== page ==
“I am thankful that I am able to witness guest’s reactions to seeing new animals and hearing new facts. I feel like just by being there to witness someone watching a blacktip reef shark glide by for the first time, I am able to share in their excitement.”

 - Megan Moore, Visitor Programs Manager

“I am thankful for our guests for so many reasons! Watching the families bond together over the beauty of the aquatic world is definitely one of my favorite things! The smile on a child’s face because they are in awe of the animals we have here at our facility puts a smile on my face! We hopefully are making memories for children and their families that last a lifetime and inspire them to participate in conservation actions to help the animals they love so much. Hopefully we are fostering an appreciation for the aquatic world that the whole family can be a part of!”

- Maria Madero, Education Specialist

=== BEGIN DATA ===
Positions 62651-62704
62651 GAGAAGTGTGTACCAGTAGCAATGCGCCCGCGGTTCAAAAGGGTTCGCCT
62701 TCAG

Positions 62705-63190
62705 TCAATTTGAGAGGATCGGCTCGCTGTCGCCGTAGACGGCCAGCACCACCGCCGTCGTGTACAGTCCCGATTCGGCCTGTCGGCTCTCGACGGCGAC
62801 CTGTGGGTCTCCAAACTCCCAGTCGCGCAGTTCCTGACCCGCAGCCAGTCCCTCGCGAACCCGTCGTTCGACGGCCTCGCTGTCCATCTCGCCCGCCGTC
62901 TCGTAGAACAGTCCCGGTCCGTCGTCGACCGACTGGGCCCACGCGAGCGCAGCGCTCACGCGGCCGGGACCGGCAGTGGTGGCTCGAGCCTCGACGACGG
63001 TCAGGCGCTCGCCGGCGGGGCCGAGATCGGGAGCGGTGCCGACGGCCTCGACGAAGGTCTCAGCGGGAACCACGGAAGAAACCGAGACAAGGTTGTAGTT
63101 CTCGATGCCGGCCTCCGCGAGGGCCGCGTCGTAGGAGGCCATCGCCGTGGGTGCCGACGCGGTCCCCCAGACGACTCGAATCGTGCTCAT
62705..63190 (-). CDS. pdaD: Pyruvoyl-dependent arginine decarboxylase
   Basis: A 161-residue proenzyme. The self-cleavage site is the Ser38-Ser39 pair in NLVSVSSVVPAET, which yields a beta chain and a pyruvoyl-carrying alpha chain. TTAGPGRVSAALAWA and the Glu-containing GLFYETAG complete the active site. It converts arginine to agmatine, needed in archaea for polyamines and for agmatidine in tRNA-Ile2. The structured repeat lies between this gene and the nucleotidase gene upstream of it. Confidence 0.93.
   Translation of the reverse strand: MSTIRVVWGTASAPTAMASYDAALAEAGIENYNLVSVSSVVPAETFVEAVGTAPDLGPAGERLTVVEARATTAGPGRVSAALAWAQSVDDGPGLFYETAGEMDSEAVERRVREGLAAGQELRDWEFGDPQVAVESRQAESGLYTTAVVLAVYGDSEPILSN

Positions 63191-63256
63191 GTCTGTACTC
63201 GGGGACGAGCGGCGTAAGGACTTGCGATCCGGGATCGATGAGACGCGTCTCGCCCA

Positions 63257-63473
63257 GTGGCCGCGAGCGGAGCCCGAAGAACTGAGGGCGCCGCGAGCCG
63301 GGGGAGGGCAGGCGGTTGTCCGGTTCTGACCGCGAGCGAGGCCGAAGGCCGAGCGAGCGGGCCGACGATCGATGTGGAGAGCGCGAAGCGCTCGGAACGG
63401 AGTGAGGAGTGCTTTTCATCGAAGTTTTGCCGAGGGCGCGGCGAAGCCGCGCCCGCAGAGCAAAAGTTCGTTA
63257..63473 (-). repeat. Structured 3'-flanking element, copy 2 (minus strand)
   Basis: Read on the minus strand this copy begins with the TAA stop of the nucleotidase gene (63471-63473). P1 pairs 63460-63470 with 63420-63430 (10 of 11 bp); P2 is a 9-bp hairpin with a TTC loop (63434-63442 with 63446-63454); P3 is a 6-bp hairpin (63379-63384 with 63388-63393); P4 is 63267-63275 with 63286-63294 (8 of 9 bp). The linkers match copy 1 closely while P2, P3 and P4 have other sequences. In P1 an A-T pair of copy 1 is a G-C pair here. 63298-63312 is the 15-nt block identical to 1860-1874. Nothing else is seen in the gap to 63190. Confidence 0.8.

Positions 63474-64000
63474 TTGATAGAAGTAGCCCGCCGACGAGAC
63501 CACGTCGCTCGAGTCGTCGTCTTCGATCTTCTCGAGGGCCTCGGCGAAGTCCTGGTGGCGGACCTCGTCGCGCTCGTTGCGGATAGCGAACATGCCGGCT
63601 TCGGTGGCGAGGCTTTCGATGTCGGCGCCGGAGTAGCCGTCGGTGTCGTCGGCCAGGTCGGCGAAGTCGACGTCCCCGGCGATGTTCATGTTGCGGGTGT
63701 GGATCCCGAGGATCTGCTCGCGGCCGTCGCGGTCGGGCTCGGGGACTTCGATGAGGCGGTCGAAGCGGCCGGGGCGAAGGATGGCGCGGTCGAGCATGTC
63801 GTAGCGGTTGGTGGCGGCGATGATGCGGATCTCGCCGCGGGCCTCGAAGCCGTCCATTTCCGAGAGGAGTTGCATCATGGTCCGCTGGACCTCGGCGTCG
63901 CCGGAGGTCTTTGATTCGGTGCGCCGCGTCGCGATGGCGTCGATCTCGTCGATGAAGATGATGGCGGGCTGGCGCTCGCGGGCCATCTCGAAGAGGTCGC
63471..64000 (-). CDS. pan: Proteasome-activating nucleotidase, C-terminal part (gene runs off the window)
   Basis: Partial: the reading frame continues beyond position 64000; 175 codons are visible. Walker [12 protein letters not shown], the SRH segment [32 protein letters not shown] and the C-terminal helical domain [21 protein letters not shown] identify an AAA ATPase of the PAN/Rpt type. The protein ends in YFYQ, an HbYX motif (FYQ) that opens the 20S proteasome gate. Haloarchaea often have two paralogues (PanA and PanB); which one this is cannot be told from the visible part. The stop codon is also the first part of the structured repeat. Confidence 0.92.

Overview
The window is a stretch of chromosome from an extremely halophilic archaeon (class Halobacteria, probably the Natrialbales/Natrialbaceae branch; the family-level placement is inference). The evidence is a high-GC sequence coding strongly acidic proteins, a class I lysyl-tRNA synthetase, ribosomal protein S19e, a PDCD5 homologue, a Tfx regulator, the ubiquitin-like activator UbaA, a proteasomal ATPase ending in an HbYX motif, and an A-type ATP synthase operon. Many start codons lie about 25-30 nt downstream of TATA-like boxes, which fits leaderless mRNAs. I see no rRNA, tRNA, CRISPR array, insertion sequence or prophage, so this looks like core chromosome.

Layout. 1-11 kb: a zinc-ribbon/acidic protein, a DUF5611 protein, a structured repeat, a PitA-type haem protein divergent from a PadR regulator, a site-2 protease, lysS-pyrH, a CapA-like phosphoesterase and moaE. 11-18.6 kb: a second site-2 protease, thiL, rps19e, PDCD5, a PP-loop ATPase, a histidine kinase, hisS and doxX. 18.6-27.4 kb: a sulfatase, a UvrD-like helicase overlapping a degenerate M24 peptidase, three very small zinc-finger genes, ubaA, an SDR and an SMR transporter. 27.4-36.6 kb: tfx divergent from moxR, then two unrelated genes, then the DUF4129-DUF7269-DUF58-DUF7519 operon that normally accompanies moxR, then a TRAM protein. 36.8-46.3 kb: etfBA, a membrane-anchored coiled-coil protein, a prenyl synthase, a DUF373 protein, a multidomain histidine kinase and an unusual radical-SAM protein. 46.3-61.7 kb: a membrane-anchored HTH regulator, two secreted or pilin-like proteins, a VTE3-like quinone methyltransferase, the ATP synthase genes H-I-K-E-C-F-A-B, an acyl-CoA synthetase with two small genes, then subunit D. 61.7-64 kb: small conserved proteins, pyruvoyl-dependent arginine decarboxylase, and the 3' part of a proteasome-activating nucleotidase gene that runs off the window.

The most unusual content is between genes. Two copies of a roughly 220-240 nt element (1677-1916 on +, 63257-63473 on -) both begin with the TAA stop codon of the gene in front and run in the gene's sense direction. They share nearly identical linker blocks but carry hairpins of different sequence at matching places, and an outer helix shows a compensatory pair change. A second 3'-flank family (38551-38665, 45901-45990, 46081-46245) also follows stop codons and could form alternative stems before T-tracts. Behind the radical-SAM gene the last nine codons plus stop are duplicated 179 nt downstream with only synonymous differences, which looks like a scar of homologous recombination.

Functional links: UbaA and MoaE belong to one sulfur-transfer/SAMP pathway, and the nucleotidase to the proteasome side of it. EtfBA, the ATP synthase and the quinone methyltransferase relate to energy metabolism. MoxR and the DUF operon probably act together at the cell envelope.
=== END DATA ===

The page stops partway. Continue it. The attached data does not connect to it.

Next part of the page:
What are YOU thankful for this year? Tell us in the comments section!

Week of Thanks: Holly Bourbon on Blacktip Reef

In the spirit of the upcoming holiday, our experts (and animal residents) will be sharing what they’re thankful for this year!

Our first “Week of Thanks” post comes from the Aquarium’s Curator of Fishes, Holly Bourbon

This year, I’m extremely thankful for the successful opening of our newest exhibit, Blacktip Reef.

blacktip reef sharks

As I’m sure you can imagine, the process of opening an exhibit (especially one with hundreds of animals) involves a tremendous amount of planning and work. Over the course of the last year, my team and I have:

  • Transported animals out of the old exhibit space
  • Received and cared for a variety of species, including 20 juvenile blacktip reef sharks
  • Monitored the creation and execution of the new exhibit space, ensuring it was a perfect replica of a reef habitat
  • Successfully introduced 700+ animals into their new home!

While the grand opening of Blacktip Reef back in August was a huge milestone, we’re still hard at work every day making sure that all of our animals are happy and healthy as they continue adjusting to this brand-new environment.

national aquarium fish introduction

My introduction of a slingjaw wrasse into Blacktip Reef in July!

New exhibits require a lot of time and work. I’m thankful that we’ve all had the opportunity to create a once-in-a-lifetime experience for our guests and learn a lot about our new neighbors in the process!